Data supports our stories. Research drawn from outside Vermont provides context from model programs; well-designed research conducted inside Vermont reveals information upon which understandings and strategy are built.
2019 Building on a Legacy of Creativity: Understanding and Expanding the Creative Economy of the Northeast Kingdom, released in 2019, was commissioned by the Vermont Arts Council on behalf of the Vermont Creative Network. This report includes detailed research on the scope of the creative sector in the region, and detailed goals and recommendations for how to improve and expand it. The project was carried out by a team including Melissa Levy of Community Roots, Michael Kane, Stuart Rosenfeld, Stephen Michon of Futureworks, and Julia Dixon. The work was supported by grants from the U.S. Department of Agriculture and the Vermont Community Foundation and was informed by the participation of more than one hundred artists and community leaders. Executive Summary.
2017 The AEP5 study conducted by Americans for the Arts calculated the economic impact of the nonprofit arts and culture industry in 341 communities and regions representing all 50 states and the District of Columbia. Four measures were considered: full-time equivalent jobs, household income, and local and state government revenue. Localized models allowed the uniqueness of each discrete economy to be reflected in the findings. Americans for the Arts partnered with 250 local, regional, and statewide organizations including the Vermont Arts Council to complete this customized analysis for the State of Vermont, further summarized here.
2017 In April 2017, the Network commissioned a researcher to find out how many town plans refer to creativity. Claire Wheeler looked for all 251 documents, then looked for four key words: arts, culture, creativity, and innovation. The Town Plans Study 2016 explores the many ways these words appear.
2016 This study of the Creative Economy of East Central Vermont prepared for the Two Rivers-Ottauquechee Regional Commission and the East Central Vermont Economic Development District defines and depicts a portion of Vermont’s growing Creative Economy. Executive Summary.
2016 The University of Vermont’s Center for Rural Studies conducts a statewide telephone survey every year. Hundreds of statistically representative households are contacted. “The Vermonter Poll” has been used by researchers, policy makers, social advocates, and citizens since 1990 to gauge opinions about contemporary issues. This year, three questions about the arts were included.
Vermonters were presented three statements and asked to note the extent of their agreement or involvement. In this instance, the arts were defined as performing arts, such as music, dance, and theater; galleries and museums; arts festivals; literary arts; or art classes.
The results are abundantly clear. Art matters to us in our public life, schools, and homes. Read more about the responses to each of the questions.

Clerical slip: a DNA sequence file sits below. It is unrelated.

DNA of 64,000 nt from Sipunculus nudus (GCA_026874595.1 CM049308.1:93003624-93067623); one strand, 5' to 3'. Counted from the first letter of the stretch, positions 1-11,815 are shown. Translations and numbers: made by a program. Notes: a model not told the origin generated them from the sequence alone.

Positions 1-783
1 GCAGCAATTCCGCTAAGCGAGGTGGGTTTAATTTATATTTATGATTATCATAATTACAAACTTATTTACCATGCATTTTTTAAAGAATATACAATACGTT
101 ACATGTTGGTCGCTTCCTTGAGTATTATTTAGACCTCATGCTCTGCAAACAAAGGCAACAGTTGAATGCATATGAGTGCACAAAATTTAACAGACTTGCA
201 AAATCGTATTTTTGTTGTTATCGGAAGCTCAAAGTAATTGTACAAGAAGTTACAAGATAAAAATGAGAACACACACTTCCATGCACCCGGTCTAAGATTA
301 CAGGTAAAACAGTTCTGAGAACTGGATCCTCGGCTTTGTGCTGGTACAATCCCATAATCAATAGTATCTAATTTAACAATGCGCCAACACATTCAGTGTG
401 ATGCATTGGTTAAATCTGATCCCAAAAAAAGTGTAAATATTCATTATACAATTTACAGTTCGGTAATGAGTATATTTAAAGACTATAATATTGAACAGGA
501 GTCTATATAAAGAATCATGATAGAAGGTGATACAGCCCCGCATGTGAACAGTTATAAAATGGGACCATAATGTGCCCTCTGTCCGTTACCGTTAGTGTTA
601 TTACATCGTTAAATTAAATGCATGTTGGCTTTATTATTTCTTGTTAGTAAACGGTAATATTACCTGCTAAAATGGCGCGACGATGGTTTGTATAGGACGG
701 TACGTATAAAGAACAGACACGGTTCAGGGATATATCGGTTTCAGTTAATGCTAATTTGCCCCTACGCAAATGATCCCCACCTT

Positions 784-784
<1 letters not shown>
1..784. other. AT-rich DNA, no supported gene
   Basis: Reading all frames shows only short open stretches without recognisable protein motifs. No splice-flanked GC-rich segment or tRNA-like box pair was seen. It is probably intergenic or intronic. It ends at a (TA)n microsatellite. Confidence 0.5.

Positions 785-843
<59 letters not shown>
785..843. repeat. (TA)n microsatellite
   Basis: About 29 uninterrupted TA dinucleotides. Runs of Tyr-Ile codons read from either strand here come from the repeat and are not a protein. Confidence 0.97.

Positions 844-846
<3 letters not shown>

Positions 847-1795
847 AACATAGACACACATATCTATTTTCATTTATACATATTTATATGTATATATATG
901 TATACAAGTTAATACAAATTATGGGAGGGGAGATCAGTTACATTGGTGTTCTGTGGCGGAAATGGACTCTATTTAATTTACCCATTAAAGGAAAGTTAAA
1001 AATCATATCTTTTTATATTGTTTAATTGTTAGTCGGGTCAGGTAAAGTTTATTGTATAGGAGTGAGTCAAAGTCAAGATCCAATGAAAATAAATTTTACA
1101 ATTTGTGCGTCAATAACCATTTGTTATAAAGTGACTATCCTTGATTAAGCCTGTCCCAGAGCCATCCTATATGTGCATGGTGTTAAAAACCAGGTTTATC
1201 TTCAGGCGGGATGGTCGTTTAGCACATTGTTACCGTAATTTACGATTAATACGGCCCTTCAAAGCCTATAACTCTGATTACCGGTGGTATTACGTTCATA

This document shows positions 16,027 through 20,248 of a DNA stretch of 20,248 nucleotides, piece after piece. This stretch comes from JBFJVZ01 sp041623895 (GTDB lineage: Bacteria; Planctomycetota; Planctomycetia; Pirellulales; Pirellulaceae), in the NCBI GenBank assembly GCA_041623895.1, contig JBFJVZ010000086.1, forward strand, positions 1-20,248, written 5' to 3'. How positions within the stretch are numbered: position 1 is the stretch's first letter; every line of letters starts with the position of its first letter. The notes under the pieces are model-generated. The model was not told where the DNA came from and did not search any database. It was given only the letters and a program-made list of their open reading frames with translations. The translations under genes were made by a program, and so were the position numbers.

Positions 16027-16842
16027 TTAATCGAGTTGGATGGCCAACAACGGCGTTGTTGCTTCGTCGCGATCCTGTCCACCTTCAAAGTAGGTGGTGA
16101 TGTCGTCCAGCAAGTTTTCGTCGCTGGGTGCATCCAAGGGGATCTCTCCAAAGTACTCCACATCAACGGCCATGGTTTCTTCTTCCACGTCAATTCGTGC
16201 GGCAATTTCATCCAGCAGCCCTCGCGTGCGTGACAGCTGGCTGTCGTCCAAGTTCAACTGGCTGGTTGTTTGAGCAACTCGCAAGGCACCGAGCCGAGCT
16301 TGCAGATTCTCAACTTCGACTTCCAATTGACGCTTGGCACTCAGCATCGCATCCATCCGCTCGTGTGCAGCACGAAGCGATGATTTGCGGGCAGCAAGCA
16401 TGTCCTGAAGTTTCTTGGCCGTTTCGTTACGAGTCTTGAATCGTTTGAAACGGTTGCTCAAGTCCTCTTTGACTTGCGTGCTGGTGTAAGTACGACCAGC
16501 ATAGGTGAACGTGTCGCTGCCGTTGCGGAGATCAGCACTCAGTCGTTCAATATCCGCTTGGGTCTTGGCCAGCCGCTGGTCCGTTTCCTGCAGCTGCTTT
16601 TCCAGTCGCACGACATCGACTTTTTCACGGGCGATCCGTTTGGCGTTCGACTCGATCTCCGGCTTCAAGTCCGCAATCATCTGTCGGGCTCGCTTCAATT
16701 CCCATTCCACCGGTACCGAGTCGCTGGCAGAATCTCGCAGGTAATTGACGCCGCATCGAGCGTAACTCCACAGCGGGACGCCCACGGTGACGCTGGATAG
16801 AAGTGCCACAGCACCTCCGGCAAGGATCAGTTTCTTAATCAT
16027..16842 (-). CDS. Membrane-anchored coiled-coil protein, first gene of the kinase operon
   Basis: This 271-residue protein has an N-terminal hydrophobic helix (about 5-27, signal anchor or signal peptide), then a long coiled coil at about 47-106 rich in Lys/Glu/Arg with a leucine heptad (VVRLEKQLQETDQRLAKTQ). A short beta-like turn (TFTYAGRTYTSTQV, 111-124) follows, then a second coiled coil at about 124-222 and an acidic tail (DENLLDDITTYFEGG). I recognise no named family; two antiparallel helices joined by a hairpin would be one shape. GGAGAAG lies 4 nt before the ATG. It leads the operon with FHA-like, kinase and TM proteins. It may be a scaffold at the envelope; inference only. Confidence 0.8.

2016 A study by Stephen Michon of FutureWorks used codes employed by the North American Industry Classification and the Standard Occupational Classification to count jobs in industries related to each of seven sub-sectors. The resulting number includes creative and non-creative jobs found inside the creative sector (e.g., a graphics design professional working in an architecture firm, or finance officer in a regional theater company) as well as creative jobs found outside the creative sector (e.g., a graphics design professional working in a hospital). One big finding: In 2015, the creative sector accounted for 37,132 Vermont jobs. See the full FutureWorks report.
2014 Vermont is home to a vibrant Arts industry that includes a diverse array of individual artists,performers, writers, nonprofit organizations, and businesses. Taken together, the Arts in Vermont is big business, employs a significant number of Vermonters, and generates a considerable amount of tax revenue.
Results of an economic impact analysis conducted on behalf of Main Street Landing in 2010, using 2009 data, estimated that Vermont’s creative industry generated over $443 million in total output (sales), 6,361 jobs, and nearly $200 million in compensation (including benefits), while contributing over $19 million in taxes to the state and local governments. At the request of the Vermont Arts Council, the Center for Policy Analysis conducted an update of the 2010 report using a similar methodology.
The Economic Footprint of the Arts in Vermont, updated July, 2014
The Economic Footprint of the Arts in Vermont, November, 2010
2009 Creative economies are a powerful engine of growth and community vitality. Together, artists, cultural nonprofits, and creative businesses produce and distribute cultural goods and services that generate jobs, revenue, and quality of life. A thriving cultural sector leads to thriving communities. I
The Vermont Council on Rural Development operated the Creative Communities Project from 2004-2009. During that time, twelve communities explored the role of arts and culture as proactive tools for community development. Read about these explorations and see other reports on statewide initiatives here.